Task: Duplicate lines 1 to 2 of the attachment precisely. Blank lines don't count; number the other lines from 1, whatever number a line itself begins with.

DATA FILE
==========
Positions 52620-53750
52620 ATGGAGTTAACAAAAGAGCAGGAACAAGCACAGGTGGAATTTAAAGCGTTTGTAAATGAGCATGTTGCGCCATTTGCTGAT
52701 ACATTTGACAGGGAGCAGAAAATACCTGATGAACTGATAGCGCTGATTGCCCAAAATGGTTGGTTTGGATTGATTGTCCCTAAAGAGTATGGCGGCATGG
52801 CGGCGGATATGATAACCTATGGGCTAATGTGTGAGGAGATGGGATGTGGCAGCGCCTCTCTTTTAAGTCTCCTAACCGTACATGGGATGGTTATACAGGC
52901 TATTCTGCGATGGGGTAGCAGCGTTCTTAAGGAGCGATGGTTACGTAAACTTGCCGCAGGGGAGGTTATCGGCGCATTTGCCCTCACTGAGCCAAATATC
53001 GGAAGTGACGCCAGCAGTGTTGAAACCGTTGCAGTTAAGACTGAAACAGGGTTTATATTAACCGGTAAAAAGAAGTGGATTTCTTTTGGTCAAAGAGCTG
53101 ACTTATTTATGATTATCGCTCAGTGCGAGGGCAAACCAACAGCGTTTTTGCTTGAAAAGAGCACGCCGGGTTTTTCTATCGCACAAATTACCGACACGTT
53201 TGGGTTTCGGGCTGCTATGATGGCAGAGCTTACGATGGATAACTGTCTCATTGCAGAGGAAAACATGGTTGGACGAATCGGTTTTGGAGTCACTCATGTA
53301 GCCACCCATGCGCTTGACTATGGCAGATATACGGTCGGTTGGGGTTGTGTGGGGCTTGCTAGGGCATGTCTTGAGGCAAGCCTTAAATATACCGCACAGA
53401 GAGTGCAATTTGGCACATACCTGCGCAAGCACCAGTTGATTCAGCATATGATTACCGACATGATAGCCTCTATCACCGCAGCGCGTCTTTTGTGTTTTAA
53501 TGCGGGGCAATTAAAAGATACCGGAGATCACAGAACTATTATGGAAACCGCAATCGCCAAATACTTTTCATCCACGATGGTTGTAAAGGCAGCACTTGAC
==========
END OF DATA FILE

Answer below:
Positions 52620-53750
52620 ATGGAGTTAACAAAAGAGCAGGAACAAGCACAGGTGGAATTTAAAGCGTTTGTAAATGAGCATGTTGCGCCATTTGCTGAT